Unexpected Death, Camp National Novel Writing Month, Petrified Forest: Monday Blog Post

California Poppies Bloom Along the Streets

Newest News:

A women’s group I belong to had an unexpected shock last Sunday. A member of our group died unexpectedly, and she was only found as her family called the police to do a welfare check, as no one could reach her. She was found, deceased, in her home. The majority of the women in that group are over 60, a couple are over 80. The friend’s death has hit us all pretty hard. First of all the member who passed was a bundle of energy, joy, and willing to share everything she had with others. Hers is a great loss to not only our group but to the community as a whole as she was a very active volunteer. On the other side of that has been a hard look at our own mortality. While most of us have husbands and partners, a few of our group live alone. What to do if something happens? We’re mulling that over. Perhaps a quick check in spot to let everyone know we’re still up and moving. We don’t know and the shock of our friend’s passing makes it difficult to think about our own “what if” scenario. I ask you to look at your lifestyle. Are you proudly independent? Good. But what will happen if you fall in the shower, or, like another friend of mine, trip over your dog going down the stairs? Will someone come calling or looking for you that day? The next? Have a plan. “Help. I’ve fallen and I can’t get up,” isn’t funny any longer. It could and has happened in my own social circle more than once. Like a good scout or 4H’er, Be Prepared!

My story and my poetry suffered last week. I did nothing. Ambition had fled. However, I’m more encouraged for this week to come. Several thousand words on my story, and catching up on my poems a day are on my list of things to accomplish.

Petrified Wood from April 2019

Thursday the husband and I will travel to the Petrified Forest, here in Arizona. We’re caravanning with other local hikers. I’ve been to the forest a few times now, but several in the group have never been. It will be our first trip away from home since March 2020. I’m looking forward to it. Do you have travel plans for the summer? Let us know in the comments.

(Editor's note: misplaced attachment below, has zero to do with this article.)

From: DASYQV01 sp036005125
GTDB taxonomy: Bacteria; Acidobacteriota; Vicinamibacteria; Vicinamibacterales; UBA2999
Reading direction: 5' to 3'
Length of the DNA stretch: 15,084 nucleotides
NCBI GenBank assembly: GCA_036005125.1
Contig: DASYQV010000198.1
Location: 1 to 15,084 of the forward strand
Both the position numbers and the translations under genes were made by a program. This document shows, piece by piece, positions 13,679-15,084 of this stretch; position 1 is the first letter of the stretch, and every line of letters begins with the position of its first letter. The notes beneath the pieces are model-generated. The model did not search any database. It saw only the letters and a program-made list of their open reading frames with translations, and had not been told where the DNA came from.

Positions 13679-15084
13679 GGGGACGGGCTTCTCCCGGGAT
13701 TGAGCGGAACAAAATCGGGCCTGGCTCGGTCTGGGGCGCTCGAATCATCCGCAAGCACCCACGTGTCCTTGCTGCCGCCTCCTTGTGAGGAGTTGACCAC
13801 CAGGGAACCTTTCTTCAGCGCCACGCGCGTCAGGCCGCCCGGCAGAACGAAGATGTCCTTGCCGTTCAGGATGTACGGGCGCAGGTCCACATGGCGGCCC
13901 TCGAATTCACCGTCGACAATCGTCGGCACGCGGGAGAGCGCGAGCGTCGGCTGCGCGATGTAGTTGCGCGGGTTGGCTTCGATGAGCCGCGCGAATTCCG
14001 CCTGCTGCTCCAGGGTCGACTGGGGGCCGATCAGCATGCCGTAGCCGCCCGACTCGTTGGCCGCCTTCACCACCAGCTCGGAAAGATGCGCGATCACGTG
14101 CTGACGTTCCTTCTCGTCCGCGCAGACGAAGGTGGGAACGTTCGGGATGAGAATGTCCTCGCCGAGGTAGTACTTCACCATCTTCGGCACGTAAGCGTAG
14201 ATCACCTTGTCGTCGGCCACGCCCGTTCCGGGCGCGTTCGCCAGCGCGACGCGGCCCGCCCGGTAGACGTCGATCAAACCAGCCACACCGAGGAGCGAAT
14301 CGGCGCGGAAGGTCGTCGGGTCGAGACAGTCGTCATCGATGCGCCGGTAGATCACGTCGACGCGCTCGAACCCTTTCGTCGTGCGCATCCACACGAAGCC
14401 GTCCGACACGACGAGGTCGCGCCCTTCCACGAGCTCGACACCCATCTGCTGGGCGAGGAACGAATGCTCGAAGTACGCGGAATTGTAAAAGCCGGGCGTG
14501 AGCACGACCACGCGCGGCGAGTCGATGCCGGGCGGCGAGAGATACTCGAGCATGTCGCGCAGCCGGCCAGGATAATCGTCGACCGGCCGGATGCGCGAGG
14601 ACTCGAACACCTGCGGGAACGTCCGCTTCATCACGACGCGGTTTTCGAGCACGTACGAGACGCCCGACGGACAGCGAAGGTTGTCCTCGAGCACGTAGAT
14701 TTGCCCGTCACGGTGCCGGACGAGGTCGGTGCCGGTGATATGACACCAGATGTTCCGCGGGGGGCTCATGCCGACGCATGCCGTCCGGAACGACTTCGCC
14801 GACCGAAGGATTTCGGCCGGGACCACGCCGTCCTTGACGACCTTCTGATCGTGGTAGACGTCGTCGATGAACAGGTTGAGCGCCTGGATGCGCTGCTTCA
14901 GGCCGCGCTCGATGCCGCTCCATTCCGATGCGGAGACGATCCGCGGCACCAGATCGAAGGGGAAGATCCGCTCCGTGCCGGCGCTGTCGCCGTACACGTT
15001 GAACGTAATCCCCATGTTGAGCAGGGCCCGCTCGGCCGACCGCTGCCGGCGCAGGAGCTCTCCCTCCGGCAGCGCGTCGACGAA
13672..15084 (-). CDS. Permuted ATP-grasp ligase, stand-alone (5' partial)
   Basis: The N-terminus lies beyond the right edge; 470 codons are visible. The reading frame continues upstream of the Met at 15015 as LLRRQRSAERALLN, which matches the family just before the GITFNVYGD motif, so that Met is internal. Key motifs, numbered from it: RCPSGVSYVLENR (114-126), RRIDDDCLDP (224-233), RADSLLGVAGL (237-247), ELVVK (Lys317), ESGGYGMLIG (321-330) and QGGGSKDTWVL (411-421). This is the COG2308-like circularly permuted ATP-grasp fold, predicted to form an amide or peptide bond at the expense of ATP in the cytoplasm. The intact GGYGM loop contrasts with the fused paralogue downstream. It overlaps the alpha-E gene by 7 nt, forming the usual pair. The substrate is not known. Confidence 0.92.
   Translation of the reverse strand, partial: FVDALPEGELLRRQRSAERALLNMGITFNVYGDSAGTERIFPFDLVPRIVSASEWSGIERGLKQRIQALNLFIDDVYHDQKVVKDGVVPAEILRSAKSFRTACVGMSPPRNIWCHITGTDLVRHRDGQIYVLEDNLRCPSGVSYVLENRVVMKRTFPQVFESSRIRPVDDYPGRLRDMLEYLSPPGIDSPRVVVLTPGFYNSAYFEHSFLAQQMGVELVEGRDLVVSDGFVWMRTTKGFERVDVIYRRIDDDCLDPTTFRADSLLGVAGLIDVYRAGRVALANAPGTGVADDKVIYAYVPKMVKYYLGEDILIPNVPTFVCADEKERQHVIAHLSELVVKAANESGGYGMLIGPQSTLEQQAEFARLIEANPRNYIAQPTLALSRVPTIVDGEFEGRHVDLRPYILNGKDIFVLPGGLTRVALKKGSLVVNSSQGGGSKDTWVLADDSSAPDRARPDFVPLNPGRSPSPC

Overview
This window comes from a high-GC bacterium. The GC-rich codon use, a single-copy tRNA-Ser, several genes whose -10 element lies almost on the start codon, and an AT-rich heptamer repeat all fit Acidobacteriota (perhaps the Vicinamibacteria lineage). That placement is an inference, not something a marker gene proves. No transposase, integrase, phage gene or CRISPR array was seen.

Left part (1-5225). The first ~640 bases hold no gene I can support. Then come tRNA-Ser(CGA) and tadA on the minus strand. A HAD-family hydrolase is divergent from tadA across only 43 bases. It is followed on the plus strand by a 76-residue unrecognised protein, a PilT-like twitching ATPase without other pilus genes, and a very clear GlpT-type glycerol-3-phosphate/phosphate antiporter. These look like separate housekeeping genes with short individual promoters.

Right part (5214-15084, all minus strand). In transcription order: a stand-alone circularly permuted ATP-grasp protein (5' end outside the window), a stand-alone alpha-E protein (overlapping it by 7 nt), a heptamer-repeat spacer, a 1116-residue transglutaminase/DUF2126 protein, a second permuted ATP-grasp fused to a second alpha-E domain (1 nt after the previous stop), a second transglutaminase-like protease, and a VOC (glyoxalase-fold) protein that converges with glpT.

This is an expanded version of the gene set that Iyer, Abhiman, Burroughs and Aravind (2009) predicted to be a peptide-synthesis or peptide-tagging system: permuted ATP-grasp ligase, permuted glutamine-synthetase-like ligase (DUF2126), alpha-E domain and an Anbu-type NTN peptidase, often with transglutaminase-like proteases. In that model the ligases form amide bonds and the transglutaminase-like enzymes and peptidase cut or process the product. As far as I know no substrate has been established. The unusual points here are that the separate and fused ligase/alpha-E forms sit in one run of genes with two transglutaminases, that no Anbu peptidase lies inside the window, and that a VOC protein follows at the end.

Please be careful out there. Weather can turn nasty, accidents can happen, illness can overtake us. Till we can meet in person, stay at home when you can and wear a mask when you go out.


The St. Patrick’s Day giveaway over. As soon as the administrator pulls the winners, I’ll let you know who won.

Our Spring giveaway is now live. New with this giveaway is a video graphic to show the books and prizes. How cool is this! Big thanks to Lynn Lamb, one of our administrators, for this lovely graphic. Check out the link at https://conniesrandomthoughts.com/giveaways-and-prizes/ to enter.


Where will I Be?

On May 13th at 2pm Arizona time, I’ll be on the podcast with Laurie Fagan on her show, AZ Creates. It’s a lovely podcast and as soon as I have the link for my interview, I’ll put it up. In the meantime, enjoy her show at https://www.youtube.com/watch?v=teajmtQ4-90&feature=youtu.be. Note, Karen Landau is a mystery author right here in my town! How great is that!

On July 17th, I’ll be at the Payson Book Festival! Yes!! That’s correct! The Payson Book Festival is now a GO! Details are being resolved, but you’ll be able to visit us, in person, meet authors, and have some fun picking out your next books to read. See more at http://www.PaysonBookFestival.org.


Newsletter Sign Up:

Click here to sign up for my newsletter. I’ve put sign-up gifts on the regular and the SciFi/Fantasy and the Cozy Mystery newsletter sign-ups. That’s right. If you sign up for my newsletter you get a free story from me. Be prepared for fun and contests! Click on the video link for a short video from me. Hear what I’m working on. Join my “A” Team to be the first to read my books and hear what new books are coming. Don’t forget to follow my blog, too. Different material goes in the blog as in the newsletter. You can share both, so spread the word!


Newest Releases:

Creature in the Night, a short Halloween, Winter Solstice, Christmas, Fantasy story has been published. It is up on Amazon, in Kindle Unlimited or for purchase at $.99. You can also see all my books on https://conniesrandomthoughts.com/my-books-and-other-published-work/. If you’ve read any of my books, please drop a short, honest, review on the site where you bought it or on Goodreads or BookBub. Your review is critical to help me promote the books to other readers. Thanks in advance.

Thank you for reading my blog. Like all of the other work I do as an author, it takes time and money. If you enjoy this Monday blog and the Friday free story and the recipe, I put up on the 25th of every month, consider donating to https://www.paypal.me/ConniesRandomThought. I appreciate any donation to help support this blog.

Death in the Desert: Friday Flash Fiction Post